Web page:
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Hungry for change: The right to food cannot be legislat...

Maverick Citizen

Food Justice

MAVERICK CITIZEN

Hungry for change: The right to food cannot be legislated into reality — it needs civil society to mobilise

The right to sufficient food is guaranteed in the South African Constitution. (Photo: Gallo Images / Dino Lloyd)

People need to ask why, 26 years later, there is still no legislation on the right to food even though it is guaranteed in the Constitution, activists say.

The Socio-Economic Rights Project and the Dullah Omar Institute on Thursday hosted the launch of Dr Bright Nkrumah’s book, “Seeking the right to food: Food activism in South Africa”. Dr Nkrumah is a postdoctoral researcher at the University of Pretoria’s Centre for Human Rights.

In discussion with Nkrumah were Dr Oluwafunmilola Adeniyi, a postdoctoral researcher at the Dullah Omar Institute, University of the Western Cape; Dr Marc Wegerif, senior lecturer and development studies programme coordinator, University of Pretoria; and David Kabanda, director, Centre for Food and Adequate Living Rights in Uganda .

Adeniyi said one of the challenges in South Africa’s food system was a “legislative vacuum”, making it difficult to mobilise against the state because there was no department specifically responsible for the right to food.

“Where does the buck stop? Who do we address complaints to?” asked Adeniyi. A legislative vacuum also left room for exploitation by “non-state actors” such as corporates involved in the capture of the food system.

Adeniyi said all members of society had responsibility for the actualisation of the right to food. She said it was critical to mobilise for the right to food, and that the low-hanging fruit to do this would be to look at interventions within legislative processes.

“The duty rests squarely on the shoulders of the state and the state is the duty-bearer.”

She said “there is not going to be one fix-it-all solution” and that people needed to ask why, 26 years later, there was still no legislation on the right to food, even though it is guaranteed in the Constitution. 

Uganda’s David Kabanda said it seemed everyone acknowledged that everyone had a right to food, yet there were still so many hungry people. 

Speaking of the role of civil society, Kabanda was adamant that a   multi-sectoral approach was needed, as the right to food brought together various sectors such as trade, education, health, gender, legal and communications. He said it was civil society’s job to bring them all together and that in Uganda this approach had managed to bring government into the response to the right to food.

He also said civil society needed to ensure that the voice of marginalised communities was brought to the fore to remind the government of its obligation to ensure access to sufficient nutritious food.

Kabanda said that when it came to the right to food, it was his observation that people were often unsure whether it was, in fact, a right.

“For the first time in Uganda, we have a judgment coming out making the right to food into law.”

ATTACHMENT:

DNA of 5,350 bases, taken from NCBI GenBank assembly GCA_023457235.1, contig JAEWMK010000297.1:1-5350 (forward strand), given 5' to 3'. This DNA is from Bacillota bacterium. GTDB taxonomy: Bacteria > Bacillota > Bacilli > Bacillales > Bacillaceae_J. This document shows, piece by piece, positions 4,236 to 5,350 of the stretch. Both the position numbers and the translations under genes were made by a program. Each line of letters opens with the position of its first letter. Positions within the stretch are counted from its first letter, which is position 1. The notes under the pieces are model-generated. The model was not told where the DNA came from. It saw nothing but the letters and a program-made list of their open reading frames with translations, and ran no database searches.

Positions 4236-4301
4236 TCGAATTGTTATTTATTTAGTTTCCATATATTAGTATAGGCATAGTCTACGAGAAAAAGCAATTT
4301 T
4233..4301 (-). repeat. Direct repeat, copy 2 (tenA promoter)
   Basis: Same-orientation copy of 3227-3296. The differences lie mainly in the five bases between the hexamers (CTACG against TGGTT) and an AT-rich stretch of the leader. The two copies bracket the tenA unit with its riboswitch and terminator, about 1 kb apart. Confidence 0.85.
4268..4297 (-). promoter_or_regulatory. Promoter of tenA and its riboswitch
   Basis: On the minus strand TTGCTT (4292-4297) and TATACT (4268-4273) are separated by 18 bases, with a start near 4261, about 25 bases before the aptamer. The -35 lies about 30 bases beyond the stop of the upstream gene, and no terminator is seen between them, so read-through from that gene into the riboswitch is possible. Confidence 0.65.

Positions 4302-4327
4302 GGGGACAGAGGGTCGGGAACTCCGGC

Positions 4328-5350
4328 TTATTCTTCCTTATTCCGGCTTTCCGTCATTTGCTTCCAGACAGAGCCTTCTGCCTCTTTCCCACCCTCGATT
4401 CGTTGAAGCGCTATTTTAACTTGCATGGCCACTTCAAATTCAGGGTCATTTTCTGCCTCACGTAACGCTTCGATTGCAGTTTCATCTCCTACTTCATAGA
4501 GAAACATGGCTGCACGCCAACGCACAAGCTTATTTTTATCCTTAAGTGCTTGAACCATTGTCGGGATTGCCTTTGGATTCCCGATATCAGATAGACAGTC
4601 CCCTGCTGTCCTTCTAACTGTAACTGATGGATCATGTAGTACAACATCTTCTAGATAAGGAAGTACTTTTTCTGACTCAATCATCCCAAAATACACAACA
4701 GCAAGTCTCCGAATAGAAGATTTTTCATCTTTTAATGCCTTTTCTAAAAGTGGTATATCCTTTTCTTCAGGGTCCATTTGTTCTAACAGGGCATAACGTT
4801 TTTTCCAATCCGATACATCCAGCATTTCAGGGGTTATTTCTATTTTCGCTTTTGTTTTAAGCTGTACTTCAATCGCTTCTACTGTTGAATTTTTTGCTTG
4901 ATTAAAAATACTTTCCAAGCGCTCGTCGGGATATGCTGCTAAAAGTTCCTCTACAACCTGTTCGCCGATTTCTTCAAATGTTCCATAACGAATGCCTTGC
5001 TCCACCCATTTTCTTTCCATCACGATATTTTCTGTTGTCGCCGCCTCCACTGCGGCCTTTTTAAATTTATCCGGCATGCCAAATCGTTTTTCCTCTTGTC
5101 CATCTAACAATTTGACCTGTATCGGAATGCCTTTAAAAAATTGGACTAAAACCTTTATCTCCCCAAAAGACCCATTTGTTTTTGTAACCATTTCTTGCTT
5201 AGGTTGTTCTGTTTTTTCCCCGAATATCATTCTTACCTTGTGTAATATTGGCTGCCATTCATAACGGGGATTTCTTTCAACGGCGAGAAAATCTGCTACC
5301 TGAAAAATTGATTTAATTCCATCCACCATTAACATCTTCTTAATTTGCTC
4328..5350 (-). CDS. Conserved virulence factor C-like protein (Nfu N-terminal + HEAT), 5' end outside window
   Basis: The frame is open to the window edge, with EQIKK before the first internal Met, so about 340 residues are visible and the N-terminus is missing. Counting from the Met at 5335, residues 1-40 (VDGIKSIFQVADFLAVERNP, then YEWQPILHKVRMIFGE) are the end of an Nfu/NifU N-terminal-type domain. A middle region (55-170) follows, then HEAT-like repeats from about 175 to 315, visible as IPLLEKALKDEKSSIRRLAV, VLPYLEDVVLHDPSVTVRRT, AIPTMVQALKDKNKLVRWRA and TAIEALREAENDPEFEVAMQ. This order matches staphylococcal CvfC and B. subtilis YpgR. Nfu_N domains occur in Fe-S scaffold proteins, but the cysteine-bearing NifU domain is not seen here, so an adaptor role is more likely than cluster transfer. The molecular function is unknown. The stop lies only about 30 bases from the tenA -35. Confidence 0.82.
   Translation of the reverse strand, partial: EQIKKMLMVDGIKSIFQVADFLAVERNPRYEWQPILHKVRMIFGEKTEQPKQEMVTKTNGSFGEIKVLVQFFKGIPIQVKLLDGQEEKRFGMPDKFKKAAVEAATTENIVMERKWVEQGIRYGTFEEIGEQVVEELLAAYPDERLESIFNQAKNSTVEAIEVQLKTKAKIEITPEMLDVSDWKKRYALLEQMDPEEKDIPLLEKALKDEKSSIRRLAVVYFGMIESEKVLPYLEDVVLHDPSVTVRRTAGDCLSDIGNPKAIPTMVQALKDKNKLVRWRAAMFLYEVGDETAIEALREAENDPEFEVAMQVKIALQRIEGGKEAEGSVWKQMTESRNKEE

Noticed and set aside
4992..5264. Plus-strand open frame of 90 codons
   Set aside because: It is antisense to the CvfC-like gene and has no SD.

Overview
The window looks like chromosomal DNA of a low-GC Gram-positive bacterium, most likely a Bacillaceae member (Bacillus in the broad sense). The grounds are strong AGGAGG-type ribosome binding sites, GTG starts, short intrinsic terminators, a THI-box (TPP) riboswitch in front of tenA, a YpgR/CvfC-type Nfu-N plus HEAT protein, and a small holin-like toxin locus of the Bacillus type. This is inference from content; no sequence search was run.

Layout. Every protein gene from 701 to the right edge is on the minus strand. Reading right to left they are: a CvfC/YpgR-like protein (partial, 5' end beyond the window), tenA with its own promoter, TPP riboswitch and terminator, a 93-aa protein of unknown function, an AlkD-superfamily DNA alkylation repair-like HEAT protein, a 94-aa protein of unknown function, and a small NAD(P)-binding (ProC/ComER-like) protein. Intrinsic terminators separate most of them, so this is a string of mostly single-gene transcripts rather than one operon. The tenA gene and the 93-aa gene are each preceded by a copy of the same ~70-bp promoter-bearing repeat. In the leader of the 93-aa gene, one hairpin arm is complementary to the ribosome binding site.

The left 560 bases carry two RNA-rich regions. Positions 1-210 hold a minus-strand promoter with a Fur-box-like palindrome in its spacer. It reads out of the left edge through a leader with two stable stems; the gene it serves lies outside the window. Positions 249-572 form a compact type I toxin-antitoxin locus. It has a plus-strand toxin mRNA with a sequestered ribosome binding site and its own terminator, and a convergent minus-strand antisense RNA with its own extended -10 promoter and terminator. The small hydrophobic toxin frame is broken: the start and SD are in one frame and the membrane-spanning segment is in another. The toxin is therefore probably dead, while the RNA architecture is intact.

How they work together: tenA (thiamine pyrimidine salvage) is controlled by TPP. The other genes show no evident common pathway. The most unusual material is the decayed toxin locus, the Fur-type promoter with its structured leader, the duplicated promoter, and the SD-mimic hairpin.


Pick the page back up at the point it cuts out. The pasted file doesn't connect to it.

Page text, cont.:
Pointing out the change in the levels of hunger in South Africa, Wegerif said that before Covid-19, the percentage of malnourished South Africans was 3.4% — after Covid it was 6.5%. 

Wegerif asked, “How does change happen?” He said the criminal project that spurred the unrest in July actually sped up the process for the implementation of a basic income grant, which would not have happened as quickly had the looting not taken place.

Wegerif pointed out that despite a national conference on the right to food in 2014, which resulted in the promulgation of the Peoples’ Food Sovereignty Act, we needed to ask why the law had not succeeded. He said we needed to go beyond legislation and focus on the implementation of policies and legislation, and the coordination of the departments involved.

Wegerif said the right to food was not as easy to mobilise around in a targeted way, unlike the right to housing, spearheaded by Abahlali base Mjondolo, or the right to education as led by the #FeesMustFall movement. He also suggested that the right to food was strongly linked to inequality and we only had to look at how large food corporations increased their profits even as people lost their incomes.

“We have to be tactical… we have to see this as an ongoing struggle,” he said, adding that there needed to be an organisation entirely and consistently dedicated to advocating for the right to food.

“As long as there are people in South Africa going hungry, we cannot say that we are food secure.”

Wegerif said we should learn from the civil society organisation Treatment Action Campaign when it came to the combination of mobilisation tactics and finding ways to sustain mobilisation through coalitions, while leveraging all the alliances available. DM/MC

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  • Why can’t there be subsidized food like in Egypt ( not a great example) but subsidized prices did stop people going hungry. There must be sophisticated ways to subsidize food that is a direct way to increase access to food.

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